A special education teacher and his class at Mainspring Academy in Jacksonville, Florida, are publishing a book together to show the world the value of being different.
Chris Ulmer has worked with the same eight children since he began teaching special education three years ago. His students, now ages 10 to 13, live with a variety of conditions including autism, apraxia of speech, reactive attachment disorder and agenesis of the corpus callosum, a birth defect that affects the brain. Ulmer has become close with his students over the years, and he wanted to find a way to show them off to everyone else. That’s when he came up with the idea for “Special Books by Special Kids,” a program that will allow his students to publish stories about themselves.
“They’re quirky, they’re intelligent, they’re humorous,” Ulmer, 26, told The Mighty. “I want the world to see that.”
“Special Books by Special Kids” will be a compilation of stories written by each of Ulmer’s students. Each chapter includes a biography about the child based on interviews with the child’s parents, followed by that child’s story. Ulmer is currently in the process of writing the biographies, which will also provide background about the child’s condition and his or her life story. The students, who wrote or dictated their chapters to Ulmer earlier this year, told whatever stories they wanted. Many of Ulmer’s students chose to write about their conditions, but some are writing fantasies.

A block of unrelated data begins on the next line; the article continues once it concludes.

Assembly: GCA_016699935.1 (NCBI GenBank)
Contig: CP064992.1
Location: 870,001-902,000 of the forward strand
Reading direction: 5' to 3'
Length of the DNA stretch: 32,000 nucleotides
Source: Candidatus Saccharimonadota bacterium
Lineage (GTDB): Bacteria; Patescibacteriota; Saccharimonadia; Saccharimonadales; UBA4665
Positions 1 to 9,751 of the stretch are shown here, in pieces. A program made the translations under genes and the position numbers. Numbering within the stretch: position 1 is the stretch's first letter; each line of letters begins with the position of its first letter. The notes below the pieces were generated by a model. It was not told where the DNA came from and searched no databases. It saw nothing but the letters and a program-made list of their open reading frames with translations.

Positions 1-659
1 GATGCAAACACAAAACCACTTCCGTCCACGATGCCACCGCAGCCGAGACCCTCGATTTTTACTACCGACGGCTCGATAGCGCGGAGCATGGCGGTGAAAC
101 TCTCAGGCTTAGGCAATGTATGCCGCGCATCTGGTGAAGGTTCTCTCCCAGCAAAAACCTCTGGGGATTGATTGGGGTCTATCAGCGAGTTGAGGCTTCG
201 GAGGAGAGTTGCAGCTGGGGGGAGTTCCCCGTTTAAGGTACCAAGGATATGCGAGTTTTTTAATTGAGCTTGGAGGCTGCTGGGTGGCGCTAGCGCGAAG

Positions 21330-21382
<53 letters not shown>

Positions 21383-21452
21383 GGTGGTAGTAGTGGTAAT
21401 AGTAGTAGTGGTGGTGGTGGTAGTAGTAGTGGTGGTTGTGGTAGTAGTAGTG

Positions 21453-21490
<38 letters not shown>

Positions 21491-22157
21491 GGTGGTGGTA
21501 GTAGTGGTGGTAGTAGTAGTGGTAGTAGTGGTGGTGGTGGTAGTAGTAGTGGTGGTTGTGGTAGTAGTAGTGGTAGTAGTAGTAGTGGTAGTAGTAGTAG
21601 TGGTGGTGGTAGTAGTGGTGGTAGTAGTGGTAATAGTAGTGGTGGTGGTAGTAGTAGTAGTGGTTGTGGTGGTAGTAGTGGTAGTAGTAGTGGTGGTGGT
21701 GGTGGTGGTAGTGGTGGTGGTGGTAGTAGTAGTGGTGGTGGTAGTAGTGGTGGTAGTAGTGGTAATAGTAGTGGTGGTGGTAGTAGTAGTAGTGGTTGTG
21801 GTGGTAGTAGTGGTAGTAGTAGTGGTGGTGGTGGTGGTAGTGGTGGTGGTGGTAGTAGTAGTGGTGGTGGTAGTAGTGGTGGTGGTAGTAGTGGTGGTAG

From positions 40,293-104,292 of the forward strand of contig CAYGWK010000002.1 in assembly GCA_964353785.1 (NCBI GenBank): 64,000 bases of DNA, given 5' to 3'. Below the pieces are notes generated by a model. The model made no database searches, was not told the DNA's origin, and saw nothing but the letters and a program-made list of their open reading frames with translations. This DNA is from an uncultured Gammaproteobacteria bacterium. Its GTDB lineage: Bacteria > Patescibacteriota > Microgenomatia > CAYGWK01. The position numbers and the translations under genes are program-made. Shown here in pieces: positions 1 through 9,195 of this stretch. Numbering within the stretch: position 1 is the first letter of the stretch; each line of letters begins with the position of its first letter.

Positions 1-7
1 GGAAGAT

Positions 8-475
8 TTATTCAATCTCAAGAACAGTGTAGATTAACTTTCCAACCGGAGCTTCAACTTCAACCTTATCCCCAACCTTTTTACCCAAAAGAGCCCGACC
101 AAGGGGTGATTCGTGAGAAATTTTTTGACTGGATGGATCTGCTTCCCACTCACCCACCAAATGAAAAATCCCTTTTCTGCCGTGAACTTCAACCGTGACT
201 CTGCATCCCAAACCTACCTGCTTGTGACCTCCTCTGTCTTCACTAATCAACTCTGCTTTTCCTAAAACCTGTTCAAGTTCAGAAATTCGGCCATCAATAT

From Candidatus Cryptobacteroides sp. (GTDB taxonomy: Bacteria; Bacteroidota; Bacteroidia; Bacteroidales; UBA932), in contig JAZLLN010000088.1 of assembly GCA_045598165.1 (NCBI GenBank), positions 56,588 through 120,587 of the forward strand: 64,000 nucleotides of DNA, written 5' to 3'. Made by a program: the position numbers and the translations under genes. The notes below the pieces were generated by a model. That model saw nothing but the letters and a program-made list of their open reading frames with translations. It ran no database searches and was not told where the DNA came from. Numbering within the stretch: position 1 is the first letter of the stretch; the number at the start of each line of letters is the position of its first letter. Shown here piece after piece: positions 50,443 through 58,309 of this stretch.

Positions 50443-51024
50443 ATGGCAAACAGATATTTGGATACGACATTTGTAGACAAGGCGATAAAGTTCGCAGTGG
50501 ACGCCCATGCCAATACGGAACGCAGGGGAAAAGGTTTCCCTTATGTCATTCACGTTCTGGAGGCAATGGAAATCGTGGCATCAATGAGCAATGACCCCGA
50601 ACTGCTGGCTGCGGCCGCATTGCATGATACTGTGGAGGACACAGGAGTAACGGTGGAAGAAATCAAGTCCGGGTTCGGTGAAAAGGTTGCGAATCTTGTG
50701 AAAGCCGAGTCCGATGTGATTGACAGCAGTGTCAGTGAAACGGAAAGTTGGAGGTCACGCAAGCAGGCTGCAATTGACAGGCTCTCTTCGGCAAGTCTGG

“Even if the story [is fictional], it still provides insight into the child’s condition in a different way,” Ulmer told The Mighty.
Ulmer says the first installment of “Special Books by Special Kids” will be out by the end of 2015. Half the proceeds will go to the children and their families, and the other half will go toward turning this project into an ongoing series, according to CBS News.
Beyond that, Ulmer sees “Special Books by Special Kids” as an advocacy campaign.
“I want our community and our society to understand that we’ve labeled intelligence so narrowly,” he told The Mighty. “Our idea of intelligence wouldn’t include my students. Because of that, everyone misses out. These kids would contribute to and benefit from society so much.”
But more than anything else, Ulmer hopes this project shows his students how exceptional they are and encourages them to embrace what makes them different.
“They might be a little quirky, but that’s awesome,” Ulmer told The Mighty. “It’s the quirky people who change the world.”
Take a look at some of the illustrations for “Special Books by Special Kids,” and learn more about Ulmer and his class’s project in the video below.